There are many benefits from Creative Commons licenses.  A photographer can choose to post a photo on the web and still express a preference of how the work is used: the photographer doesn’t mind if people repost his image on their blogs, but they must credit him, for instance.  A musician may legally sample and be sampled, without the hassle of clearing copyright and obtaining permission.  New artists may benefit from increased exposure.

The following is a list of the Creative Commons licenses along with the icons:


All Rights Reserved (Regular Copyright): If you do not choose any license or transfer a right to another party you retain all copyright rights.

 


Attribution: You let others copy, distribute, display, and perform your copyrighted work — and derivative works based upon it — but only if they give you credit.

 


Noncommercial: You let others copy, distribute, display, and perform your work — and derivative works based upon it — but for noncommercial purposes only.

 


No Derivative Works: You let others copy, distribute, display, and perform only verbatim copies of your work, not derivative works based upon it.

 


Share Alike: You allow others to distribute derivative works only under a license identical to the license that governs your work.

 


Public Domain (No Copyright Attached): The work is available for use in any way by anyone.

 

The following is a list of combinations of Creative Commons licenses: 

If you select “Attribution Non-commercial, No Derivative” you are granting others permission to copy your work and share it, but the person must give you credit and link back to the work, the person cannot change the work, and the person cannot make any money off of your work.  This is the most restrictive Creative Commons License.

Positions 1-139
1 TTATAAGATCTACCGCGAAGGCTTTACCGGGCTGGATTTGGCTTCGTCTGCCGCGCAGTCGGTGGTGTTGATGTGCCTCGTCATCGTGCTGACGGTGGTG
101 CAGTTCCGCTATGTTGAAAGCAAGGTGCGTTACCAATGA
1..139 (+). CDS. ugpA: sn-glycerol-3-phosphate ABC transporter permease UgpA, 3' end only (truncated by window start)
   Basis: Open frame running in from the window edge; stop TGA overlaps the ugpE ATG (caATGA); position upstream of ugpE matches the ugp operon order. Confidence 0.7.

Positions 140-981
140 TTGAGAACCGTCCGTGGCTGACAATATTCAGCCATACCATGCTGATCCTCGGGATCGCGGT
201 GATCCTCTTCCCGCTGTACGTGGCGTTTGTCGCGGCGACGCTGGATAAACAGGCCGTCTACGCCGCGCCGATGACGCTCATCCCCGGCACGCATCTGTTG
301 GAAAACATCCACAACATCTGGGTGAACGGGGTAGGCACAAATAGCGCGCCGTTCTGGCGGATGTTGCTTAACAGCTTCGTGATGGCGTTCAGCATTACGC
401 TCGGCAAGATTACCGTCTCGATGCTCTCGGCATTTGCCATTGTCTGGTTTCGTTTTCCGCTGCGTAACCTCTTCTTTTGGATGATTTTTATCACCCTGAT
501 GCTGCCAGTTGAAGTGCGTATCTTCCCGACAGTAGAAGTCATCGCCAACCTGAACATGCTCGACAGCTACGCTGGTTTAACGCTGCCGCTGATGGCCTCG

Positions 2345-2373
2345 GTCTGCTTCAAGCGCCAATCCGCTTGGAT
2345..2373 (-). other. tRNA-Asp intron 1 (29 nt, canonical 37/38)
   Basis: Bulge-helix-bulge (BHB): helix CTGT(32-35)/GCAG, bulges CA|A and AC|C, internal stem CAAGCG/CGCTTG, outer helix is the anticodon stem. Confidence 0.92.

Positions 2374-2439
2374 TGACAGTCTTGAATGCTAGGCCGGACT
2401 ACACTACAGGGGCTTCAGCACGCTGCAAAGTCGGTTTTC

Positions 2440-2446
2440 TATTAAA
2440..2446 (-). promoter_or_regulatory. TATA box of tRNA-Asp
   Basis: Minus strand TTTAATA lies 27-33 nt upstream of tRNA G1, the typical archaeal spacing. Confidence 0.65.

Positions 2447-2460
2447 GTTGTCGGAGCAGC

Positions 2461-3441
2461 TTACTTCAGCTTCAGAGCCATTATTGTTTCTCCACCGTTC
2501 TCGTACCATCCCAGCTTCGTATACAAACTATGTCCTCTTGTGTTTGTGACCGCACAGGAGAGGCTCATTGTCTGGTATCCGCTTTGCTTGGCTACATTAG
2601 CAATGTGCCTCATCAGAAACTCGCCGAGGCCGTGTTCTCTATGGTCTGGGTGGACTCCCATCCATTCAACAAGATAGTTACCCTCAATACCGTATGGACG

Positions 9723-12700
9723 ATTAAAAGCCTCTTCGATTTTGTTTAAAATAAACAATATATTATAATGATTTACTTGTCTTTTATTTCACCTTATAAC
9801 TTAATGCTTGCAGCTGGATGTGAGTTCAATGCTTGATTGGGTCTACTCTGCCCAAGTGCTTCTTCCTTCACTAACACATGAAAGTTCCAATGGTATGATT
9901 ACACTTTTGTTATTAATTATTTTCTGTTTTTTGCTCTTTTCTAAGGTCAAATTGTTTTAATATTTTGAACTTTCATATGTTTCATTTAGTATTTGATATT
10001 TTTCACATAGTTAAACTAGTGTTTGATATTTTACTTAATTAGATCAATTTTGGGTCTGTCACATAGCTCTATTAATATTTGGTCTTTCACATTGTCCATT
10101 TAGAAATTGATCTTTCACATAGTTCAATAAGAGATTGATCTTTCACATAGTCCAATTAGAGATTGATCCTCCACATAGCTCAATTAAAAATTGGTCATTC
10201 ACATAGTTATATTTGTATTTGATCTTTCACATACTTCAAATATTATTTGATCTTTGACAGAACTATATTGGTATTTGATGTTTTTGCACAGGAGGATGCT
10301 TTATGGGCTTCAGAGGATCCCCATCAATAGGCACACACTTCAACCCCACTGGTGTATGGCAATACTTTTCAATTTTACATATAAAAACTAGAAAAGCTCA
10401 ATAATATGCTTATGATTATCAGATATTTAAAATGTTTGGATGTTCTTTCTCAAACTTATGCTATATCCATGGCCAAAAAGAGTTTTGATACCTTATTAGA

If you select “Attribution Non-commercial Share Alike” you are granting others the right to copy or share your work, change or build upon your work, but the person cannot make any money off of your work and the person must give you credit and link back to your work.  All new work based on your work will carry the same license, so any derivatives will also be non-commercial in nature.

 

If you select “Attribution Non-commercial” you are granting others the right change or build upon your work non-commercially, and although their new works must also acknowledge you and be non-commercial, they don’t have to license their derivative works on the same terms.

 

If you select “Attribution No Derivatives” you are granting others the right to redistribute the work, the person must give you credit, the person can make money off of your work, but the person cannot change the work.

 

If you select “Attribution Share Alike” you are granting others the right to remix, tweak, and build upon your work, even for commercial reasons, as long as they credit you and license their new creations under the identical terms. This license is often compared to open source software licenses. New works will also allow commercial use.

 

If you select “Attribution” you are letting others distribute, remix, tweak, and build upon your work, even commercially, as long as they credit you for the original creation. This is the most accommodating of the Creative Commons licenses offered.

 

Further Resources:

For more information on Creative Commons and to learn how to select a license visit www.creativecommons.org.

For more information on U.S. Copyright Law visit www.copyright.gov.

Lawrence Lessig’s Free Culture book.

Students for Free Culture.

Electronic Frontier Foundation.

SarahSays’ column is not legal advice, but shared legal information. If you’re in a situation where you need to take the issues addressed here further, please talk to your lawyer!